This movie sucks. What's worse, I think the whole point for the "men-in-nice-suits" aesthetic is clearly pulled straight from Mad Men (as is the casting of John Slattery as one of the main guys). I worry that the only reason to have the fedoras integral to the plot is to influence people to start wearing fedoras again... like Men in Black did for black sunglasses. Ooof.

Stars: .5 of 4

Friday, March 4, 2011

The Human Resources Manager (Friday, March 4, 2011) (12)

I've written before that what I really love about contemporary Israeli cinema are the very interesting, small and straightforward stories. Take, for example, Haim Tabakman's Eyes Wide Open, which deals with very deep matters of love and faith, but does it in a very intimate way using a very tight story and style. In the past, director Eran Riklis has done beautiful small movies, like Lemon Tree, but with The Human Resources Manager he sheds the simplicity and embarks on a bigger movie with a much more complicated, banal story.

The script for the film, by Noah Stollman (based on a book by Abraham B. Jehoshua, possibly based on a real event) is a mess and lacks a sensible structure. In the film, the eponymous and nameless manager works in a big bakery in Jerusalem. It seem that a woman who used to work there was killed in a suicide bombing, but her body was never collected from the morgue. The woman was a guest worker from Romania who has no family in the country, and the HR man is brought in when the tabloid press suggests the bakery was being cold-hearted in the situation.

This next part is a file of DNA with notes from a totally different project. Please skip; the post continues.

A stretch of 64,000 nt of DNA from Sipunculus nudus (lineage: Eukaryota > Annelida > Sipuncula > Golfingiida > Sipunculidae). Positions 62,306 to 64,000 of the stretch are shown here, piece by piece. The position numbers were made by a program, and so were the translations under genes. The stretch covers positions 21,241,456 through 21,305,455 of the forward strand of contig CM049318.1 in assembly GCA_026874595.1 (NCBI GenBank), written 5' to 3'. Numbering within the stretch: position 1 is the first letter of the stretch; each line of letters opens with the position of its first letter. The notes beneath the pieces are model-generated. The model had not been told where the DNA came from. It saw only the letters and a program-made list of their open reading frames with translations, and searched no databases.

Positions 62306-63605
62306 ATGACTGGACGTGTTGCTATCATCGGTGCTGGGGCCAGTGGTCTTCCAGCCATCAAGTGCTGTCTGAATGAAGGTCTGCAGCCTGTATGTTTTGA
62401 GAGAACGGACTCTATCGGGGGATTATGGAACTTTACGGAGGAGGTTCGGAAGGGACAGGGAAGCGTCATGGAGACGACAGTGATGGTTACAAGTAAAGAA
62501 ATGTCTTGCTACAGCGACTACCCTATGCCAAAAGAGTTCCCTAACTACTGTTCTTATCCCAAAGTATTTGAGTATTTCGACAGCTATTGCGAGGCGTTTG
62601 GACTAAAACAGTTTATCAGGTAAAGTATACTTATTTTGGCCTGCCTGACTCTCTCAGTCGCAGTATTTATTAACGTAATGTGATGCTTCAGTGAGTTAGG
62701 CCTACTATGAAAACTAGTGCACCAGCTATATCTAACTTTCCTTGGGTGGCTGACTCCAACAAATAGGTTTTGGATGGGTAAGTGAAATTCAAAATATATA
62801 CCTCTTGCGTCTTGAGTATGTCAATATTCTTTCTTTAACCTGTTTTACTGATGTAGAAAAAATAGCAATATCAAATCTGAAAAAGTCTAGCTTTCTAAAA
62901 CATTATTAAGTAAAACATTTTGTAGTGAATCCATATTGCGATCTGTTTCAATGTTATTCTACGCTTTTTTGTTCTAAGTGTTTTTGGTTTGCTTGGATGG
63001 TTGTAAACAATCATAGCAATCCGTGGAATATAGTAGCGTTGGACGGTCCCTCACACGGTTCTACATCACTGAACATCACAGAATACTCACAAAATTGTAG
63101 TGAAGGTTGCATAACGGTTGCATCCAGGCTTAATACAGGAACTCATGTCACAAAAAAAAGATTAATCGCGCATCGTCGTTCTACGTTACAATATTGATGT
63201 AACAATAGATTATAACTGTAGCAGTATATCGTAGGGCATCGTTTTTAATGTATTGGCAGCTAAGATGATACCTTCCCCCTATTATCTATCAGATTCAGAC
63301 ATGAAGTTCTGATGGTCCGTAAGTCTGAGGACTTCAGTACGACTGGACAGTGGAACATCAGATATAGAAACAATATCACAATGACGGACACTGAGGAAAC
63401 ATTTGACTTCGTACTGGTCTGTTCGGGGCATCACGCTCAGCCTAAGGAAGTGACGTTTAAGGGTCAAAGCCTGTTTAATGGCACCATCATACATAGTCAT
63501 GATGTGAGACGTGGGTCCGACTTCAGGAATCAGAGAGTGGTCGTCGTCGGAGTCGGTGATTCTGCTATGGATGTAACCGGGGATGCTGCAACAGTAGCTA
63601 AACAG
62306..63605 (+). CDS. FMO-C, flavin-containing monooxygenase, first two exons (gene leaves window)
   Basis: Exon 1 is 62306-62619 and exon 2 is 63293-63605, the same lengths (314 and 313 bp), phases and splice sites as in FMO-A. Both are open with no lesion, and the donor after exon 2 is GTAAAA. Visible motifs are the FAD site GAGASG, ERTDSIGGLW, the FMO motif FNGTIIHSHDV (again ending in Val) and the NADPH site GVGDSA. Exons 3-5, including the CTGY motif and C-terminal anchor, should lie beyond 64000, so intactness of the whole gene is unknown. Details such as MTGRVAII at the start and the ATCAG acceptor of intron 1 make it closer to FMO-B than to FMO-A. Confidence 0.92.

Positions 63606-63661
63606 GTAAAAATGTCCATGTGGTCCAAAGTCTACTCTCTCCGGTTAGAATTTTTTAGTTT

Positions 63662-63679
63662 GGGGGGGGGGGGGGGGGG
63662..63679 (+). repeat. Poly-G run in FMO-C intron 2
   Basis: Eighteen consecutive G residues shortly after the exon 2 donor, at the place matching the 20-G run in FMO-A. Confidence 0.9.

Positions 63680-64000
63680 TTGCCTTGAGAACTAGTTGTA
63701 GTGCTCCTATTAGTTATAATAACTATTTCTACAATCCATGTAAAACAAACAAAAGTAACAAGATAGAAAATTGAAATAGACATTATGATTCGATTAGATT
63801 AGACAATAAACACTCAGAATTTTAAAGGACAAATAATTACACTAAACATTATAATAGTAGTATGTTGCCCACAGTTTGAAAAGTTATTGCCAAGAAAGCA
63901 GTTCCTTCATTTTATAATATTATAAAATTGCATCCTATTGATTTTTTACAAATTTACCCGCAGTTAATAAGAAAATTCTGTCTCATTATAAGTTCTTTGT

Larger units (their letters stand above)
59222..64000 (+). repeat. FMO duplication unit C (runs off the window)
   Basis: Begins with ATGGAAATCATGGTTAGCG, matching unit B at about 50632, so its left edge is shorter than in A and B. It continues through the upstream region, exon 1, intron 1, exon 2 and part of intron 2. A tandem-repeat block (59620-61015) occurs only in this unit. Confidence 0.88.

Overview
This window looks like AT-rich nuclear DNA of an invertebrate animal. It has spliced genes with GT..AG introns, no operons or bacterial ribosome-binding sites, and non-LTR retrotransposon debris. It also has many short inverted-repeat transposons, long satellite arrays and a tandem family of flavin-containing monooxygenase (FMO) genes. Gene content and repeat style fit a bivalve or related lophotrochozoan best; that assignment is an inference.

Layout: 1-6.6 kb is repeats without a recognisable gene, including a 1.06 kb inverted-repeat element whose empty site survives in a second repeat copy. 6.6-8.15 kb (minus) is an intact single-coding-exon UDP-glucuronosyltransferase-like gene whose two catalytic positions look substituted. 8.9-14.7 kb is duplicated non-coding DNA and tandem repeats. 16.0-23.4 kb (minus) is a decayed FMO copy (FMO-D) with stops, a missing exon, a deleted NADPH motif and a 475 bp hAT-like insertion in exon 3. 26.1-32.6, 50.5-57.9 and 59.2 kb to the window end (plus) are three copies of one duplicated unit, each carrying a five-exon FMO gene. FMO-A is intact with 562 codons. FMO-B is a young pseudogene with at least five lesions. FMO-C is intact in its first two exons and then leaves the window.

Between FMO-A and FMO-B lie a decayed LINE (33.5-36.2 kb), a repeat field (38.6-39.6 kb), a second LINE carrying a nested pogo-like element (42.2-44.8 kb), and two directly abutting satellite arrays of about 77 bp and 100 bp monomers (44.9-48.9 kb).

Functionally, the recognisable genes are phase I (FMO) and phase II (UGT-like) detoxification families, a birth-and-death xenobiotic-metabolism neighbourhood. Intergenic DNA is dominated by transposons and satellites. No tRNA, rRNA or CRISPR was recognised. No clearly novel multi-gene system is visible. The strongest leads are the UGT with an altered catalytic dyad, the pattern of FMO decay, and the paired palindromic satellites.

As a face-saving measure the HR manager has to take the woman's body back to her country. Following him in Europe is the tabloid journalist who wrote the articles against the bakery and has a beef against the man (because journalists HATE middle-managers). What follows is a screwballish journey into the middle of nowhere with a casket on the roof of an Eastern Bloc van.